Unfortunately for all those who have used Russell as the shining beacon of all things anti-number, the D-man's on-ice success likely isn't all that sustainable. While some in Edmonton are already calling for the Oilers to offer him a rich, multi-year extension, it's worth remembering that it's probably not a coincidence that he didn't get such a contract this past summer even with so many teams clamouring for rearguard help.
Before delving into some basic analysis, it's important to step back and really consider what "analytics" represent. So often in the hockey world they are treated like some mystical number created by a spreadsheet with no tangible connection to the real world; that couldn't be further from the truth. At the end of the day, analytics are simply measurements of actual on-ice results. They measure the things you're watching at home on your television or hearing on your radio. It's no different than counting shots on goal, or hits, or fans in attendance.
Now, it's true that analytics don't always paint the full picture. Consider a game of golf, as an example: You might scramble really well and save par, when you really deserved a bogey. The par will show up on your scorecard, but is it really indicative of how you played the hole? Alternatively, you might get unlucky and have to take an extra stroke, resulting in a bogey when you should have had par. The numbers don't paint that picture.
But, on the other hand, how many times have you shot a 75 knowing that you played at a 95-stroke level? How many times have you shot 95 and walked off saying that it should have been a 75 with the way you were striking the ball? It doesn't happen often. The point is that, while in small sample sizes the numbers can be a little bit misleading, over the long-term these things tend to even out.
With all that in mind, let's take a look at some of Russell's numbers to start 2016-17:
And, are those hits, blocks, and stick plays really all that smart? Maybe. But there's certainly an element of luck at play when it comes to Russell's success to date as well:
That PDO isn't built on a stellar on-ice shooting percentage, either. Rather, it's built on the crazy on-ice save percentage he's been rocking thanks to lights-out play from Cam Talbot. Russell's 5v5 on-ice save percentage is 96.33%, which ranks first overall amongst those seven Edmonton D-men and sixth (!) overall in the NHL as a whole. Consider that Russell's cumulative on-ice save percentage over the last four seasons (2013-17) is 91.86%. The odds that his current year mark remains in that crazy elite sphere is highly unlikely, and that's through no fault of his own. Most goaltenders just aren't going to stop the puck at that rate all year long. In short: When the puck starts finding the way to the back of the Edmonton net when he's on the ice, don't be surprised.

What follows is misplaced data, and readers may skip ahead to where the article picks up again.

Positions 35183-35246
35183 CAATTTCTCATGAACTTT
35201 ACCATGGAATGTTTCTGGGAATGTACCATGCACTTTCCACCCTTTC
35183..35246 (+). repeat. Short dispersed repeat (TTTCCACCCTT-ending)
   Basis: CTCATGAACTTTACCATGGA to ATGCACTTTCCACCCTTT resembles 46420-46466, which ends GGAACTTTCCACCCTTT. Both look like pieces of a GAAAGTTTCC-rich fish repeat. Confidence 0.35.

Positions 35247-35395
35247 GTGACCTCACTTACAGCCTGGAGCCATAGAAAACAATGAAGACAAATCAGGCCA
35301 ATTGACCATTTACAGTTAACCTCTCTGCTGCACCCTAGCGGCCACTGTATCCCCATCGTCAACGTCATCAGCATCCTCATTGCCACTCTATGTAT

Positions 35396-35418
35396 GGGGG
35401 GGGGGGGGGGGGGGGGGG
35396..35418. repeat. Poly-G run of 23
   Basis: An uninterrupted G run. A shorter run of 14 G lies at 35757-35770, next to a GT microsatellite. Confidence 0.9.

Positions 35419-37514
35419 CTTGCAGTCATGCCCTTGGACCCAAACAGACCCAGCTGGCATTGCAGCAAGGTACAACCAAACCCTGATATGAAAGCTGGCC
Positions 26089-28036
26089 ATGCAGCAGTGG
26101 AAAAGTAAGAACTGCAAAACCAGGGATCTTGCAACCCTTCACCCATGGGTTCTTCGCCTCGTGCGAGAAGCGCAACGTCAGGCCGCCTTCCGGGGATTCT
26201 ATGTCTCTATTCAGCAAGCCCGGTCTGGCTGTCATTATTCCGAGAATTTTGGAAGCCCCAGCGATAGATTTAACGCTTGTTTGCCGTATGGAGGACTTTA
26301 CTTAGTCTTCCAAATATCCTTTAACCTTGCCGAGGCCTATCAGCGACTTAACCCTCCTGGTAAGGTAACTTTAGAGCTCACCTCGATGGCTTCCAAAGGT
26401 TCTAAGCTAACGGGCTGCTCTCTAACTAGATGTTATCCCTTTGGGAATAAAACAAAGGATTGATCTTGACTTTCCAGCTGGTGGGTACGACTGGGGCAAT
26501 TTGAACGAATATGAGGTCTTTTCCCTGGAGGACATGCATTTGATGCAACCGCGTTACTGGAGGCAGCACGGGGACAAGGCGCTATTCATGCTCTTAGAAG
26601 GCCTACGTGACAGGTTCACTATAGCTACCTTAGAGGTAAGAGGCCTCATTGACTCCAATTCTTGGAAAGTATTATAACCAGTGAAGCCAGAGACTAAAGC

Granted, some regard Russell as one of the league's top shot blockers. This is worth noting because Corsi measures all shot attempts, including blocked ones. If we are to treat shot blocking as a skill (I'd still rather have a D-man who doesn't have to block shots as often because the puck is at the other end of the ice, but I digress...), blocked attempts should be removed from consideration. So let's look at some Fenwick numbers from Corsica.Hockey:
The lower the dark bar, the better. The higher the light bar, the better. Russell's Fenwick numbers don't point to some amazing shot blocking skill that makes the Oilers markedly better.
Still not convinced? Per Corsica.Hockey, Russell is ranked second last on the Oilers' defence in SCF% (scoring chances), and dead last in xGF% (expected goals for). There will be fall, and the potential for it to be fairly monumental is certainly there. People can laugh off the numbers all they'd like, but with this much smoke am I really supposed to believe that there isn't a fire coming?
While I'm obviously not as high on Russell as many in town, it's not like I have some vendetta against him or what he brings. There have been some positives. The reality: Edmonton's defence was really, really bad prior to this season. It needed some serious help. While Russell is obviously nothing more than a depth piece, he has done some good things in an Edmonton jersey (albeit not typically at even strength, as highlighted above).
Consider that 126 defencemen have played at least 25 shorthanded minutes to start 2016-17; it's an admittedly small sample size, but it's all we have. Among those 126, Russell ranks 69th in CA/60. He's done a relatively average job of limiting opposition shot attempts while out on the PK. For an Edmonton team that has struggled so mightily on the back end in recent years, that's not a bad thing at all. It's... average. And that's better than Edmonton has been on so many nights since I moved to town. The flip side, though? It's also easily replaceable.
My point here is this: Russell is not the defenceman that so many around town seem to think he is. Instead, he's a depth guy who isn't going to do anything particularly special on the ice for this Oilers group. In a lot of respects, he should be viewed as a placeholder while Peter Chiarelli continues to rework the back end. He should NOT be a guy who receives a rich, multi-year deal.
As was done on the radio this evening, someone will undoubtedly point out how much better the Oilers' record has been with Russell in the lineup compared to when he's been out. To that end, I share this:
So, how many years and how much for Cam Barker, Edmonton? Five years? $30-million? Those results seem to speak for themselves.@ryan_batty— Jonathan Willis (@JonathanWillis) November 22, 2016
EDM as of Feb. 1, 2012:
7-3-2 w/ Cam Barker
12-23-3 w/o Cam Barker
Lots of factors is right. @betamanic @akaRCN
As always, thanks for reading.
(All statistics cited in this blog are courtesy of Puckalytics.com, a premier source for hockey analytics, unless otherwise stated.)